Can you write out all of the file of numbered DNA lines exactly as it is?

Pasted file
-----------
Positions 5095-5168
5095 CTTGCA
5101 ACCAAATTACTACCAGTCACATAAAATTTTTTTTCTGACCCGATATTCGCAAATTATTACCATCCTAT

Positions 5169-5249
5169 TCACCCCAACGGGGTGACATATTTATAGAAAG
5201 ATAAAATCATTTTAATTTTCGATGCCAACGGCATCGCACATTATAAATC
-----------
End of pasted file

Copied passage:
Positions 5095-5168
5095 CTTGCA
5101 ACCAAATTACTACCAGTCACATAAAATTTTTTTTCTGACCCGATATTCGCAAATTATTACCATCCTAT

Positions 5169-5249
5169 TCACCCCAACGGGGTGACATATTTATAGAAAG
5201 ATAAAATCATTTTAATTTTCGATGCCAACGGCATCGCACATTATAAATC